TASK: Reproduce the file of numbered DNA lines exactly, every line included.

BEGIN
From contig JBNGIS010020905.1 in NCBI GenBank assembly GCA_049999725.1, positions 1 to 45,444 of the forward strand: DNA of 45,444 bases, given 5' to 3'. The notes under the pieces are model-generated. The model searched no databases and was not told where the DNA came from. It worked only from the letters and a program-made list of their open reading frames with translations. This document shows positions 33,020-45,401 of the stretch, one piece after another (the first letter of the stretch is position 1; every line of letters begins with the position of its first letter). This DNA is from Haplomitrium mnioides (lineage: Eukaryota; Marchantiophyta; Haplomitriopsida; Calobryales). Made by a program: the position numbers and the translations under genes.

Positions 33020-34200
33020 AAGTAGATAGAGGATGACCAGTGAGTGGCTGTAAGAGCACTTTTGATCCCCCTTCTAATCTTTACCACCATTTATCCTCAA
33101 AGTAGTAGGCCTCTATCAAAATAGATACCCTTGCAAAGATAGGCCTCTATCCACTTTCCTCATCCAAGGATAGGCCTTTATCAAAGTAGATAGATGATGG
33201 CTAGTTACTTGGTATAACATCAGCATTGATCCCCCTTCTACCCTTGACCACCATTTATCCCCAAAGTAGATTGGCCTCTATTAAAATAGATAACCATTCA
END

From contig JBNGIS010020905.1 in NCBI GenBank assembly GCA_049999725.1, positions 1 to 45,444 of the forward strand: DNA of 45,444 bases, given 5' to 3'. The notes under the pieces are model-generated. The model searched no databases and was not told where the DNA came from. It worked only from the letters and a program-made list of their open reading frames with translations. This document shows positions 33,020-45,401 of the stretch, one piece after another (the first letter of the stretch is position 1; every line of letters begins with the position of its first letter). This DNA is from Haplomitrium mnioides (lineage: Eukaryota; Marchantiophyta; Haplomitriopsida; Calobryales). Made by a program: the position numbers and the translations under genes.

Positions 33020-34200
33020 AAGTAGATAGAGGATGACCAGTGAGTGGCTGTAAGAGCACTTTTGATCCCCCTTCTAATCTTTACCACCATTTATCCTCAA
33101 AGTAGTAGGCCTCTATCAAAATAGATACCCTTGCAAAGATAGGCCTCTATCCACTTTCCTCATCCAAGGATAGGCCTTTATCAAAGTAGATAGATGATGG
33201 CTAGTTACTTGGTATAACATCAGCATTGATCCCCCTTCTACCCTTGACCACCATTTATCCCCAAAGTAGATTGGCCTCTATTAAAATAGATAACCATTCA